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Hardware Thread, Which Backup Hardware to use in Technical; I've seen people use 5 x usb2 external HDD as backup devices quite effectively. personally use a twin drive lto3 ...
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    Re: Which Backup Hardware to use

    I've seen people use 5 x usb2 external HDD as backup devices quite effectively.

    personally use a twin drive lto3 24 cassette autoloader, but I have an awful lot more than 20GB to backup.

    Whatever you're choosing try to think 3-5 years ahead & over spec.

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    Re: Which Backup Hardware to use

    Quote Originally Posted by Brad
    Thanks for your replies, although I'm no nearer making a decision. Blimey! Dos_Box that Tandberg thingy is nearly 3 grand! and I thought 900 quid was expensive.for the HP Ultrium Just shows you how out of touch I am :-)

    As for backing up on site "broc", lets hope the building doesn't go up in flames, cos I was under the impression that back ups should be taken off-site. It would be interesting to learn of other folks methods. At the moment I'm using an HP internal drive and I back every day on a monthly cycle, hence 20 tapes. So that way at least if the data was corrupt for a long time, there's a good chance that we could recover. - or not

    I'll stay away from the Sony then
    Our onsite backup is a fair way from the server room; Our sports hall is a seperate building, there's at least 75m of grass & tarmac between it & the main building, and the building housing the servers is at least 300m away with another building in-between so I reckon we are reasonably safe! We had a trench dug to run fibre to the sports hall so staff could be 'online', this gets used overnight for backup. The fire safe is located in yet another building, in the opposite direction from the DR server.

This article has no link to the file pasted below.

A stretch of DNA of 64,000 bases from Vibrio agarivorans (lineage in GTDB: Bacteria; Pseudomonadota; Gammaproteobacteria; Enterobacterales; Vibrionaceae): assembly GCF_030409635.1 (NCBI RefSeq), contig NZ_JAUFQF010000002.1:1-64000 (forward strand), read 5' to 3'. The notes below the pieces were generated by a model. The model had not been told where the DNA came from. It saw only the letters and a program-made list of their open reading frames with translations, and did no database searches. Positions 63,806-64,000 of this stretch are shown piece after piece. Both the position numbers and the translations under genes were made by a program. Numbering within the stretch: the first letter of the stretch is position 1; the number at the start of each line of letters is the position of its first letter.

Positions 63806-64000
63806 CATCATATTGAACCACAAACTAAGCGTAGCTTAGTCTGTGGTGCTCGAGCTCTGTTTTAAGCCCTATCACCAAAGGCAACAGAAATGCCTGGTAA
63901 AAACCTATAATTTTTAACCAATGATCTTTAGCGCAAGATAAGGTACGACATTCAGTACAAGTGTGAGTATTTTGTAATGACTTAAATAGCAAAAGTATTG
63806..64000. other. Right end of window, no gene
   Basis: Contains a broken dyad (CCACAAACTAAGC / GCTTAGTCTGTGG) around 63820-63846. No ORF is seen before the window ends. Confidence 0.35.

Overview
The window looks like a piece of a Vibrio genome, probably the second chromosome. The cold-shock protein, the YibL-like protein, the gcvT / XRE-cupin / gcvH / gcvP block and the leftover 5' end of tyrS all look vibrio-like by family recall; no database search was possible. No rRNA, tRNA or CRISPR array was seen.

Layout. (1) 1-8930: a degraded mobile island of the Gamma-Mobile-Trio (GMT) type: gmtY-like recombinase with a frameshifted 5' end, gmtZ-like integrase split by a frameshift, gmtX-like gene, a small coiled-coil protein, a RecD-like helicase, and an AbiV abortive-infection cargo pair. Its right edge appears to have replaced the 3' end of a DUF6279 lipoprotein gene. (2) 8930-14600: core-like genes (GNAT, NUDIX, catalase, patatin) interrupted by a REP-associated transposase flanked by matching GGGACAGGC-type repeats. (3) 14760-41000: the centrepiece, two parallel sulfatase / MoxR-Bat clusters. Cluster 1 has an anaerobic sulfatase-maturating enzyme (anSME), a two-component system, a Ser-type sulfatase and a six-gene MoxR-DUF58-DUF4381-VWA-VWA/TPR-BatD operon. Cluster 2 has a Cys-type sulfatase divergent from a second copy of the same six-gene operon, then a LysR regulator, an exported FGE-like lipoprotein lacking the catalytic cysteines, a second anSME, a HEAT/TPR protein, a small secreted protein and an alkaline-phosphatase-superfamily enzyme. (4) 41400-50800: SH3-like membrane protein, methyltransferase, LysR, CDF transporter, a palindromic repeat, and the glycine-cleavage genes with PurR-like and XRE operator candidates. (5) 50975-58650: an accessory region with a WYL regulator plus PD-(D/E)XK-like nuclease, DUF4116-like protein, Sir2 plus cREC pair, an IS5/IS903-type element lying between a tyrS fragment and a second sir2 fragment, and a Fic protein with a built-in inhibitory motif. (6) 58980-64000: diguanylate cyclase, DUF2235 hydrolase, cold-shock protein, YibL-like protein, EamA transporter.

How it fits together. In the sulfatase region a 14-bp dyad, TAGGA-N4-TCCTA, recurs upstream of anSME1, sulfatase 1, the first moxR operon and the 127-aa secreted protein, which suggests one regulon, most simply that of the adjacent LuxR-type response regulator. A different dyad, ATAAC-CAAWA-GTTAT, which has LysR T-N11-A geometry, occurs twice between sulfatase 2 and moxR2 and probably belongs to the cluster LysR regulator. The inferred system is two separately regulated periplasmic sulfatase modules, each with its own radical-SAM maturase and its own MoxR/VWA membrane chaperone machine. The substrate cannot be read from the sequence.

All the buildings are linked with glass 'tunnels' so it would take a major disaster with total site loss before we would lose tape backups, main servers, and the DR server. The likely scenarios that would cause this, such as meltdown of the nearby nuclear power station, or a major chemical spillage leaking toxic corrosive chemicals, or an aeroplane crash were accepted by my SMT as being sufficiently low risk to be ignored.

    As a matter of interest, how many people using tape backups have tried recovering their data by inserting their backup tapes in a different drive from the one used to write it? The reason I ask is a few years ago a major high street bank I used to work with (as a DR consultant) reckoned >50% of the tape drives in their branch office network would not read tapes created elsewhere. Makes you wonder how reliable your tapes would be if your servers were toasted and you needed to recover on a nice shiny new server, with a nice shiny new tape drive.......

    I would never ever trust tape as my only backup media.

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    Re: Which Backup Hardware to use

    I've dealt with TechMS a couple of times. They helped me set up a primary school ICT system. Good service. They gave me a good cost effective solution. Combination of PC's, Servers and peripherals.

    Being an ex - IT guy from the city (Morgan Stanley, not that they knew) they didn't try and flog me off with rubbish. I like that, so many companies have wasted my precious time. You don't need that when your teaching, its good to get good advise straight away.

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    Re: Which Backup Hardware to use

    I know that NTBackup needs the catalogues stored on the server to work correctly, had a tape drive go silly once, put a temp identical one in its place, it just about worked. But it doesn't surprise me at all, but we rely on tape and tape alone, but we are going to instigate Shadow Copies and that other server thingy MSFT launched, as well as a copy to a Terrastore that is going to be in a cleaners cupboard on another site for remote copying, so I would hope that we should be fairly safe with all that.

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    Re: Which Backup Hardware to use

    @darren.rowe: Retrospect stores the catalogues on the tapes so any using the solution I have, any LTO2 drive should do the trick (it doesn't even need to be the Tandberg Autoloader) and the catalogues can easily be recovered from the tapes. Obviously it's a bit slower than using the cached catalogue on the hard disk

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